[49] Again, we have to say that we find much force in this submission on behalf of the appellant. The sheriff does not express matters other than as some inspecific generality. Given the presentation of the evidence on behalf of the respondents, it is no doubt the case that he had little choice to do otherwise. But in our view, a conclusion that the appellant was a domineering person and that in some respects he had abused Ms H in their volatile and ambivalent relationship cannot substitute for proper consideration whether the appellant had truly committed the serious crime of rape, that consideration necessarily involving a proper consideration of mens rea on the particular occasion or occasions of sexual intercourse.

[50] In these circumstances we have come to the conclusion that the sheriff's finding in fact 43 cannot be supported. While we agree that it was, of course, right for the sheriff in considering the serious harm test to have regard to the whole circumstances, nonetheless given the importance and centrality of finding in fact 43 in the sheriff's reasoning - which as already indicated reflected the psychiatric evidence - it follows that in principle the appeal should be allowed. Given that centrality, we reject the argument advanced by counsel for the respondents that, even if finding in fact 43 were to be removed, there was yet sufficient to justify the sheriff's decision and that we should uphold it upon that alternative basis.

[51] Apart from the central challenge to finding in fact 43, counsel for the appellant also questioned other of the findings in fact made by the sheriff. Counsel for the respondents was prepared - on what might be described as a "non-admission" of clear actual error - to consent to a number of these with a view to advancing matters. The court is appreciative of that helpful approach and we shall record those agreed amendments. In the event of our rejecting finding in fact 43 the other disputed alterations to the findings in fact were only lightly argued by counsel for the appellant and, as we understood her ultimate position, were of no great materiality. In these circumstances, and having regard to the terms of section 32(4) of the Court of Session Act 1988, we propose to incorporate into our interlocutor by reference to an appendix to that interlocutor, the sheriff's findings in fact amended as agreed or conceded and under deletion of finding in fact 43.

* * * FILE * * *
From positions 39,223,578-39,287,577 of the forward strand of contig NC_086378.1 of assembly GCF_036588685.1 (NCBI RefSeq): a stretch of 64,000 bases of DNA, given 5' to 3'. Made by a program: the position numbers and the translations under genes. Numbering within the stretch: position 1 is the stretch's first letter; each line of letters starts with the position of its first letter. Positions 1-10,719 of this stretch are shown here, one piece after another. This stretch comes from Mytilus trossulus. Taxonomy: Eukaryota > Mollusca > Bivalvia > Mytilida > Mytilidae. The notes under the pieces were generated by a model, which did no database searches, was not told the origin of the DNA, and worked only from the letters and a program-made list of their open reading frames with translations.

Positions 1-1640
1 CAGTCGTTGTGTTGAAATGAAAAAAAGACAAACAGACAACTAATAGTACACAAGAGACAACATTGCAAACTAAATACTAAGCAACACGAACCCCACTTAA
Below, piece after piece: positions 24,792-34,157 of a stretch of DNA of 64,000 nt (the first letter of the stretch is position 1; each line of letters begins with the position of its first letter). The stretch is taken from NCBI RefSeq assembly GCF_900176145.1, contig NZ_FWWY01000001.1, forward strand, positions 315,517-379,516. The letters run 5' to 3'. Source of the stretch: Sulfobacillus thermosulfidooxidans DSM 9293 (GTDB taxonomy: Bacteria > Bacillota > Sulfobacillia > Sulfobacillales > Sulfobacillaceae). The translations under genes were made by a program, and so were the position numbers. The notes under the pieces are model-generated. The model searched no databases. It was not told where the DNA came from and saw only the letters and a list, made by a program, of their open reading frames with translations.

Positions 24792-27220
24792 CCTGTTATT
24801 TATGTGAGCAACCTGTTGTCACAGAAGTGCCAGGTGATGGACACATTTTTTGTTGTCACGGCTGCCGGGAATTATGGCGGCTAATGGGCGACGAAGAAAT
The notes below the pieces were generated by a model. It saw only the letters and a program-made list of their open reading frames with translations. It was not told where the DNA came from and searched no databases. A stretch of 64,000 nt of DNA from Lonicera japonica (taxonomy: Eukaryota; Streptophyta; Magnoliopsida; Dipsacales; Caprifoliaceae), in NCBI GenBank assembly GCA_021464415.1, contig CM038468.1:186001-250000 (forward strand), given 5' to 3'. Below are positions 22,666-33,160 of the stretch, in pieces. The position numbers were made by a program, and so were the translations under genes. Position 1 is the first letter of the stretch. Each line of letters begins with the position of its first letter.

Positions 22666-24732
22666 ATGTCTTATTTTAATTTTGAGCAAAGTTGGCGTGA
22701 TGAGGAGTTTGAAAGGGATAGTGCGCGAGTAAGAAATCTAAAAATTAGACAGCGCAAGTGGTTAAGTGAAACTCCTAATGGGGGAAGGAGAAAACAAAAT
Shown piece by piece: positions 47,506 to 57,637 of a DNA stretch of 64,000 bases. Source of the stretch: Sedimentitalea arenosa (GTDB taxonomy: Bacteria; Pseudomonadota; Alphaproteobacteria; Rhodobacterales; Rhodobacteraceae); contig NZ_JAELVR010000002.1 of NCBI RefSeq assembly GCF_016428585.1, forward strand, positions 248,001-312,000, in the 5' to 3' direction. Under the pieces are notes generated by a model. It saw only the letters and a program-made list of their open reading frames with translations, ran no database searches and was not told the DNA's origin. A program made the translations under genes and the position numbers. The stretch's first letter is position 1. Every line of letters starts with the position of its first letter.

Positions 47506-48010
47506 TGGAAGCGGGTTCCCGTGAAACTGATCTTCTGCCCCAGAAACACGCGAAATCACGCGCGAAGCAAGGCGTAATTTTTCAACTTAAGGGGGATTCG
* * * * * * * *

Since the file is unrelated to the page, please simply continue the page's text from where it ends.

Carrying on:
[52] There remains the question of the appropriate disposal of this appeal in the light of our decision on its merits and our discussion of its continuing competency. We think that in practical and procedural terms what we might do would be to recall that part of the sheriff's interlocutor of 5 April 2007 which - "finds in fact in law that the Applicant being a restricted patient subject to a Restriction Order is suffering from a mental disorder, the effect of which is such that it is necessary, in order to protect the public from serious harm, that the patient continue to be detained in a hospital whether for medical treatment or not; Accordingly Dismisses the application; Repels the pleas-in-law for the Applicant and Sustains plea-in-law one for the Respondents subject to amendment of 'Section 64(1)(a)' to 'Section 64(A1)';". There was no suggestion of any issue arising concerning the sheriff's certification of the cause as suitable for the employment of junior counsel nor, we apprehend, any question as to his finding of no expenses due to or by either party. We would therefore propose that that part of the interlocutor stand. We would then, for textual completeness, allow of new the amendment of the respondents' first plea by substituting for "section 64(1)(A)" the words "section 64(A1)" and thereafter affirm the sheriff's findings in fact subject to the deletion of finding in fact 43 and the other alterations to which we have just referred by reference to the proposed appendix to the interlocutor. The ultimate disposal would be dismissal of the summary application on the basis that its necessity had been superseded by absence of vires to order the discharge of the appellant.

[53] But in view of these procedural complexities, we think it appropriate to put the case out By Order to allow parties an opportunity for a consideration of the terms of the interlocutor which we should pronounce.